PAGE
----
Crowdsource Campaigns – Similar to my mentions above in the retweet/share/repost campaigns. Crowdsourcing is a great way to get yourself heard (and get paid). A very strategic and savvy campaign that showcases creativity, authenticity and ingenuity will definitely help get you heard by peers. Not to mention it allows you to generate revenue if the product is good or they believe in you. I think about having 5,000+ friends on facebook, and then my other social networks then my 25,000 person email list and I think. If each of these people were to share 1 hit song or 1 dope clothing article or just something that has the potential to spread — there’s just so many opportunities that can come from that. $5 x 5,000 people = $25,000 | Most people spend more than $5 daily on stupid shit they don’t need. They don’t need your music either. Make your music that stupid shit they spend their $5 on. Except, make it extraordinary and special, and actually worth much more than $5 so it doesn’t feel, look or sound like a stupid purchase.
Stickers – Not just “stickers” but window decals, murals, wheat paste, billboards, skywriting. whatever it takes. Take into consideration how long these things last, and how inexpensive they are. If they are designed well, they garner a lot of attention and can spread like wildfire in photos and videos. Much like several coveted locations in LA that people use for backdrops for their ” look at me, I’m basic” IG photos.: Much like stickers, stencils are also a valid route, but also more risky – Look into Post No Bills and other signage issues to make sure you don’t get in trouble placing stuff where it doesn’t belong or on other people’s property that it will have a negative result or impact on you. I have some stickers that are in nightclubs and bars that have hung on for 10 years and they STILL to this day get me new eyes/ears that occasionally reach out to me to compliment my music.
Business Cards – The less permanent route. So business cards are inexpensive, they don’t have to be used as “business cards” they can be used as promotional cards. Due to the cost vs quantity situation with this, you can easily throw hashtags, websites, catchy quotes or art and literally give these out EVERYWHERE YOU GO. I used to drop them in checkbooks when I was bartending and waiting tables to every single guest of mine, I’d also leave them on the busses and subways, inside friends cars, bathroom mirrors, literally everywhere imaginable. You wouldn’t believe me if I told you the return on investment with these. I do a lot of things in this manner, what is the easiest or least expensive way to make the longest, biggest and best impact. — My only downside to these is environmentally, it’s waste. In general, I am conscious of these things so I do actually use this approach a little less often these days. I suggest making it reusable or plastic like a membership card instead of temporary paper promo.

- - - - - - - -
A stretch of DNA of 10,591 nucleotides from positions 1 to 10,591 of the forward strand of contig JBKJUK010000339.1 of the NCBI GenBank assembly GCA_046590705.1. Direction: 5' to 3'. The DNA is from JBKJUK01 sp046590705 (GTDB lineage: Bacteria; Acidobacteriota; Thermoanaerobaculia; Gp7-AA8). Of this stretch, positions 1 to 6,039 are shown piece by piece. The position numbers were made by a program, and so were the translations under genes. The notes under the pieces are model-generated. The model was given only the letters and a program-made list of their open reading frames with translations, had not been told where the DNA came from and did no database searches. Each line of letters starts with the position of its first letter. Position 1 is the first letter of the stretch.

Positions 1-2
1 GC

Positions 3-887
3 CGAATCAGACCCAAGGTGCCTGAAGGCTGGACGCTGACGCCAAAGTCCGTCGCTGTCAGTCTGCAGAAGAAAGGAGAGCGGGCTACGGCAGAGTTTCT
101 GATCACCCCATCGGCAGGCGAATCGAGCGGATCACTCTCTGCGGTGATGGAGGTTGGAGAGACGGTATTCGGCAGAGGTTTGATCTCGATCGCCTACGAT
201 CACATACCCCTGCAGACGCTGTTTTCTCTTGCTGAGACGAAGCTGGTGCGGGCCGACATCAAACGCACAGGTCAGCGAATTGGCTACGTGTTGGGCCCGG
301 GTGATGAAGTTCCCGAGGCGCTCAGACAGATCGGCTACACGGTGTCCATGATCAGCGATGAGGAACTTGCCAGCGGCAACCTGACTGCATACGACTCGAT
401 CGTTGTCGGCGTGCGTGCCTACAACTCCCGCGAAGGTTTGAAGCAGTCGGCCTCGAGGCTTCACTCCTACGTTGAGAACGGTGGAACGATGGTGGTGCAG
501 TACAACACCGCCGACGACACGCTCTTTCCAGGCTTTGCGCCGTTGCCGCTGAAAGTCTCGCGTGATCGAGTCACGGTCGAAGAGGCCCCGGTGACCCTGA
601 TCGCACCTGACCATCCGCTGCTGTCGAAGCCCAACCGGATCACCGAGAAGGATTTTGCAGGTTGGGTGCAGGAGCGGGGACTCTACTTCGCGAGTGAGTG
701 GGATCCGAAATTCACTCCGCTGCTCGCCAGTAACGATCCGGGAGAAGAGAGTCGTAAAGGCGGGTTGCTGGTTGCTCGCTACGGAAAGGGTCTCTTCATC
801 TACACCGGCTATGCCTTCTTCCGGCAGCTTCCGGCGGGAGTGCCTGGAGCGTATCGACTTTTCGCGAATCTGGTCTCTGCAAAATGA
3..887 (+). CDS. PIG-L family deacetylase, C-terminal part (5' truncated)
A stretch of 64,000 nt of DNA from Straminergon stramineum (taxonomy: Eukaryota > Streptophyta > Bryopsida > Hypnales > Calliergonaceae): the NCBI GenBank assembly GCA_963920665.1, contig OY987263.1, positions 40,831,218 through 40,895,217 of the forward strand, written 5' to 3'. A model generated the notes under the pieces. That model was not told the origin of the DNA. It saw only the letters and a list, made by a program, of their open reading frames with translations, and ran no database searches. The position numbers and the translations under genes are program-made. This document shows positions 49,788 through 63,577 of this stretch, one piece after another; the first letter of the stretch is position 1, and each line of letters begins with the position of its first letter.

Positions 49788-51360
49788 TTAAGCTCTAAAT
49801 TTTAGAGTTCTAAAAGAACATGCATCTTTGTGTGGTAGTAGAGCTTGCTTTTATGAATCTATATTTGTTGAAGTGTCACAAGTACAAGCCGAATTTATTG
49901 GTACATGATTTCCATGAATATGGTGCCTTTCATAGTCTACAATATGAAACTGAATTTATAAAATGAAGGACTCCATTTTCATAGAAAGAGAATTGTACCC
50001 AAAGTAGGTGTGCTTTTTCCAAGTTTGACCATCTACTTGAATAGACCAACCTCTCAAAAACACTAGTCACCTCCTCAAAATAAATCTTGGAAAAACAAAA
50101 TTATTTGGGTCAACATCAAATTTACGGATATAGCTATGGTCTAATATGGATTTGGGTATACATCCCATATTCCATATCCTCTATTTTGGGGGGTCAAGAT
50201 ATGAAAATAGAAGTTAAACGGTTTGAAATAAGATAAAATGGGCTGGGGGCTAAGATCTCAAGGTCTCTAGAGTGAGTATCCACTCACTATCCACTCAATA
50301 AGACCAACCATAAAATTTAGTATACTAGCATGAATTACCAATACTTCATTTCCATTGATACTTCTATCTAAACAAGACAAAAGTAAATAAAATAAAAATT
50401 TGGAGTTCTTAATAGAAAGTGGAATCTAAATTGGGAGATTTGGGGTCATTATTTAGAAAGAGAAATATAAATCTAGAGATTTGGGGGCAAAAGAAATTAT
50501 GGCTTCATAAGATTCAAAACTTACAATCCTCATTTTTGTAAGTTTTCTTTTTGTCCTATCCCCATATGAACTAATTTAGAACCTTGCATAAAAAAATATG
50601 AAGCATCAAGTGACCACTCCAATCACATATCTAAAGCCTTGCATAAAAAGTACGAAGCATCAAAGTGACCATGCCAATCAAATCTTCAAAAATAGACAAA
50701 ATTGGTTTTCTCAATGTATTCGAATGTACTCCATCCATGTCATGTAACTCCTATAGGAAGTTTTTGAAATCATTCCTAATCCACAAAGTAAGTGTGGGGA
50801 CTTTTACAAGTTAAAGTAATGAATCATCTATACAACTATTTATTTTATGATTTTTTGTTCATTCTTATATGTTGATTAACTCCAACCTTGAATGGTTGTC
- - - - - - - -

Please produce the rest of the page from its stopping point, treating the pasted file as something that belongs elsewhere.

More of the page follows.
Brand Alignment – What does your sound invoke? How do people feel when it’s on in the background, or if they’re working out? Is there any feeling in your music? I hope there is. Match the vibe of your style, content, and sound with like-minded people and businesses to get better results. If my music is very uptempo and fast paced like Styles Of Beyond, or maybe some Jungle/Drum&Bass/Breakbeat sounds. I’m probably better off trying to get it to people in the hands of people into active lifestyles, as opposed to couch potatoes or cubicle slaves, who probably prefer something more mellow and downbeat. If you’re loud and flashy, don’t pitch yourself to reserved, closed-minded suits. Find your niche and go for it. I look toward start-ups and publications to offer commissioned original music, production, writing, and songs to, sometimes it works, sometimes it doesn’t, but it definitely has benefits once placed to get you heard.
Collaborations – This is how you bridge an audience. Got a singer/songerwriter who’s really dope? get her acapellas remixed by a producer that’s equally matched and let them play with each others sounds to create something new and fresh. Collaboration over competition any day, every day. I’ve teamed up with Skating, Fixie/BMX brands, Shoe Companies, Clothing Lines, and much more in regards to creating collabs that extend beyond music. Once you get the hang of pitching yourself and your brand/product/service you really gain perspective on how businesses operate, who their markets are, and you can come up with ways of intertwining yourself with them in a mutually beneficial manner that allows you to reach their crowd and vice verse.
That’s it for today’s lessons, I hope you gained something from this and continue to create new and unique ways of getting yourself out there. Feel free to leave a comment below or drop me a line at any of the places below 🙂 If you need help with marketing, promotions, pr, design, etc. I can also help with that. Please repost this article as it doesn’t just pertain to music and have a wonderful day full of good music and vibes~